Hey. A huge number of articles have been written about why electronics cannot be wetted. Many of them repeat the common truth known to the majority that if an electronic device is wet, then it cannot be turned on, but must be disconnected from the power supply and dried. The main horror story in this case is the corrosion of internal elements.
But, in fact, corrosion is different. If your phone falls into water and gets wet, and you decide to turn it on, the phone is most likely to die from electrocorrosion, which is insidious in that it happens quickly and often causes deep damage. Therefore, apart from the recommendation not to turn it on, experts recommend disassembling the device and disconnecting the battery as soon as possible.
It turns out that if a phone with a collapsible body falls into water, the chances are much greater than that of its non-separable counterpart – there is a chance that the battery will fly off when it falls, which means that the power supply to the board will stop.
But this is all theory, known to almost every electronics user. Today I propose to once again look inside the phone and, in contrast to dry words and boring photographs, in practice to get acquainted with what electrocorrosion is and how it looks.
Today we will see in real time, with our own eyes, what processes are taking place inside a sinking phone.
But before that, it should be understood that even if the phone fell into the water in the off state, this does not mean that nothing will happen to it.
The test board will be the Samsung Galaxy S3.
The board on which the components are located is a multilayer sandwich consisting of various materials, including metal conductive tracks pressed between layers of PCB and glue.
When the device is in a humid environment for a long time, water begins to penetrate between the layers of the board, damaging it. The deeper the water penetrates between the layers, the more unpredictable the further fate of the device will be. If you do not take action, the board will simply rot, alas.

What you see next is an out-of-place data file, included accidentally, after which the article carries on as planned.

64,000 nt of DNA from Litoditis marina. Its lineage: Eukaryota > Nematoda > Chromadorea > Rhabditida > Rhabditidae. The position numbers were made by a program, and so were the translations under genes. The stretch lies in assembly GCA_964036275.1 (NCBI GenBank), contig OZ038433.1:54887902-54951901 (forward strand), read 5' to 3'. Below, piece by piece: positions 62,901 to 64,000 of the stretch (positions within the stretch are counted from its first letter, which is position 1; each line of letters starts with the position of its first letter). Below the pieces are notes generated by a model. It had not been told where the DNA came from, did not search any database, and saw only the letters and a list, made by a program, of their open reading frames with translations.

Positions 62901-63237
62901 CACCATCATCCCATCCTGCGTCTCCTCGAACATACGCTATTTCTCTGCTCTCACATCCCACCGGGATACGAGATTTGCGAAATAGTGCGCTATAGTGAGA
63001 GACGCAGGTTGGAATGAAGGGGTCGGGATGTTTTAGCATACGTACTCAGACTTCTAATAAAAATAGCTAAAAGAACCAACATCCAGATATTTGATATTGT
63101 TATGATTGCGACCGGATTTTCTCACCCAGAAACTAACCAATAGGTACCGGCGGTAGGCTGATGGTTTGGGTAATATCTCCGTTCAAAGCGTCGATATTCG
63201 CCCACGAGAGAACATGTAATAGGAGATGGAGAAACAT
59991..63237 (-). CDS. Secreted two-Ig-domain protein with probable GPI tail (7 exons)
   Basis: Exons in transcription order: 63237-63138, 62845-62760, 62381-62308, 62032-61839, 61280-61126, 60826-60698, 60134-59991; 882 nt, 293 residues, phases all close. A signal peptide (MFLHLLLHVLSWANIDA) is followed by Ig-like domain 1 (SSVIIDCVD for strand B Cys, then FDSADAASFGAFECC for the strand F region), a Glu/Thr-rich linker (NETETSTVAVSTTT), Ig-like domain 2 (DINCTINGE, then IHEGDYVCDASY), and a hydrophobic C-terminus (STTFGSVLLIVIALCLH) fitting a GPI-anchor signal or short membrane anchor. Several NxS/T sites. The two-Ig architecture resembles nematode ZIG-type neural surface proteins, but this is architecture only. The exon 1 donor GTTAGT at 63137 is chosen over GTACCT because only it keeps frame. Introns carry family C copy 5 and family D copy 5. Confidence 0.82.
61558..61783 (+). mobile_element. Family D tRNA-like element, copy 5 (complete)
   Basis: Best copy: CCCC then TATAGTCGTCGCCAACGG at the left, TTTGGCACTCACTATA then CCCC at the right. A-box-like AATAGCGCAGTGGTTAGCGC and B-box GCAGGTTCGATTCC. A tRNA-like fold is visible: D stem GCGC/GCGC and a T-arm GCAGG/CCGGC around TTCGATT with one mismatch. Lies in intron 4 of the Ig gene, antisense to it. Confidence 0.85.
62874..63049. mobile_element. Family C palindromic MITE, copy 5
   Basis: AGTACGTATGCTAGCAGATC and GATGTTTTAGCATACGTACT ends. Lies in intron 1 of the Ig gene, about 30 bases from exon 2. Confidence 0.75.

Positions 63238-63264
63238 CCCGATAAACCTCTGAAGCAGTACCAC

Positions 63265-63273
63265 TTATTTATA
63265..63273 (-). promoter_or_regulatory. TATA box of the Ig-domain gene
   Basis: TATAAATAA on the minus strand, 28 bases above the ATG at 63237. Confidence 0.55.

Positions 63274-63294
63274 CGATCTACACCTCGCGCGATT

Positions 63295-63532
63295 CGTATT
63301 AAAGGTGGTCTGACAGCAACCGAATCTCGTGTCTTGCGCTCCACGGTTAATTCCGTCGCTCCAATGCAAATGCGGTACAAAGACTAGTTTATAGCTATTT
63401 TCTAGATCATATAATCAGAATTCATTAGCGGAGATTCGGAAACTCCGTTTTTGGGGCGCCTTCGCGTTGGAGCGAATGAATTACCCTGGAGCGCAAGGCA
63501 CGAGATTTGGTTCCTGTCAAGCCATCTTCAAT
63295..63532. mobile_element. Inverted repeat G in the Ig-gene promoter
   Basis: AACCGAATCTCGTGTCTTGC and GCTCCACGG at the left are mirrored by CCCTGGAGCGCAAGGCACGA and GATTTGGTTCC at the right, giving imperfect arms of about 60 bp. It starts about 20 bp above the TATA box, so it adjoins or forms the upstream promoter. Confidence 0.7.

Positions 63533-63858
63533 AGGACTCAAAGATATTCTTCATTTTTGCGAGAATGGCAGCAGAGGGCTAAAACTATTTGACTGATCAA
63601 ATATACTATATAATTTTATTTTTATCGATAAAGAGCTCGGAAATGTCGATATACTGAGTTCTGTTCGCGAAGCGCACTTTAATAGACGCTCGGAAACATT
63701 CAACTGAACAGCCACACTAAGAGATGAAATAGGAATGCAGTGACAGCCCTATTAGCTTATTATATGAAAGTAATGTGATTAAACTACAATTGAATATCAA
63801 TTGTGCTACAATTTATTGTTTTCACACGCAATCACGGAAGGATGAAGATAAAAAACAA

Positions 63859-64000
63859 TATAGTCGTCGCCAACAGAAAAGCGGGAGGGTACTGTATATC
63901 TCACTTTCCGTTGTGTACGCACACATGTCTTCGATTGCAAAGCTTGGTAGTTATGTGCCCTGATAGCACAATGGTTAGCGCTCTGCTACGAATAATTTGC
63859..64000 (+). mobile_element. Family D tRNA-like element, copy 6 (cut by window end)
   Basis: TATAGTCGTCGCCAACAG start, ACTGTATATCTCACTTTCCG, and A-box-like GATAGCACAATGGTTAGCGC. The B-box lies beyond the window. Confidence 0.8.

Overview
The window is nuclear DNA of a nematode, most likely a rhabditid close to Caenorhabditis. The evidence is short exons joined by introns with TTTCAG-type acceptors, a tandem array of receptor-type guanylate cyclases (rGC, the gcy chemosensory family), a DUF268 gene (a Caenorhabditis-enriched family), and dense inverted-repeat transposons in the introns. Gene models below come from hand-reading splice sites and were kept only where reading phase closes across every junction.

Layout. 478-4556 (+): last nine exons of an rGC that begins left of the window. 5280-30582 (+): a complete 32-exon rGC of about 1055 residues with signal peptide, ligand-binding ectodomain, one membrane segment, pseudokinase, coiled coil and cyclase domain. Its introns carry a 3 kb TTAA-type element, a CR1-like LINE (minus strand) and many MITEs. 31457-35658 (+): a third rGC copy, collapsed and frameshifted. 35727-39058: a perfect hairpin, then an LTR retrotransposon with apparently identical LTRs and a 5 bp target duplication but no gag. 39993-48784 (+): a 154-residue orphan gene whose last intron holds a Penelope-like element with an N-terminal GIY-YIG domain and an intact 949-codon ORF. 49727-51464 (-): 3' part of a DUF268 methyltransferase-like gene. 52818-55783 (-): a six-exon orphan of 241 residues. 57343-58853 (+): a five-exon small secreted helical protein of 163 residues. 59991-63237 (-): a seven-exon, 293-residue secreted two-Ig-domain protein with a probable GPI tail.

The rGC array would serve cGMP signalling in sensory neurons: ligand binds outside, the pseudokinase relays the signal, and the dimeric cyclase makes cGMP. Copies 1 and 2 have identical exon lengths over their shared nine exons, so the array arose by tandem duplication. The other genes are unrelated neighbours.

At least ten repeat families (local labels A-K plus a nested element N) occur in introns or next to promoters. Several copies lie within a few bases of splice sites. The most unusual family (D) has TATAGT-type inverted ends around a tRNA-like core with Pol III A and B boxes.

That is why craftsmen almost never give guarantees for recessed phones. A drowned man, even recovered, can finally stop working at any time, even after a competent recovery.
And now, as the host of the Russian version of the show 'Galileo' Alexander Pushnoy said: 'Eeeperiments!'
I repeat, water itself, which has got inside the phone for a short period of time, can practically not cause damage if the phone is switched off at that moment and its battery is disconnected. Moreover, if it is distilled water, then there may be no damage at all (the problems are caused not by H2O itself, but by salts, minerals and metals dissolved in it). But enough words – let's see what happens to the board when the phone is turned off when water gets on it.
The link can be used to watch the video in original quality: 'Water and telephone without tension'.
In this case, I decided to show the importance of disconnecting the battery and wet the switched off phone, but did not disconnect the battery. As you can see, nothing terrible happened. Yes, even in this case, slight traces of corrosion are noticeable, since even with a switched off phone, there is an electric current in the circuits – there are a lot of processes, the operability of which is maintained even in the off state.
After that, let's clean the board from moisture and take a look at the damage. They are not noticeable. This does not mean that they are absent, but there is definitely no critical damage.
The thesis about the importance of turning off a wet phone is partially confirmed – corrosion does not develop rapidly, and there are very high chances either to save the device, getting off with little blood, or to do without any consequences at all.
Now let's proceed to the second part of the execution of our poor fellow Samsung Galaxy S3.
We wet the board and apply voltage!
The link can be used to watch the video in original quality: 'Live board and water'.
Note the boiling process around energized electronic components. This is electrocorrosion in person. This process is happening rapidly. The more often you try to turn on a wet and not dried device, the more damage you inflict on it and the less chance of recovery you leave.
Gradually, oxides will become stronger, and corrosion will penetrate deeper and deeper. Sooner or later, this will lead to the fact that the board will receive irreversible damage due to short circuits, and repairs will be inappropriate. And yet, some important elements may simply not withstand such bullying and burn out (which most often happens). Do not turn on a wet phone.
Many times, reading about how to deal with a wet phone, I understood why this should be done, since I repeatedly faced the consequences – I often had to restore phones after getting wet. However, the process of electrocorrosion itself has never been observed. A search on the Internet did not give any result either. This is what prompted me to inhuman experiments on a smartphone. Well, the goal has been achieved, electrocorrosion is caught red-handed. But this is just the beginning. There is still a lot of experiments and discoveries ahead.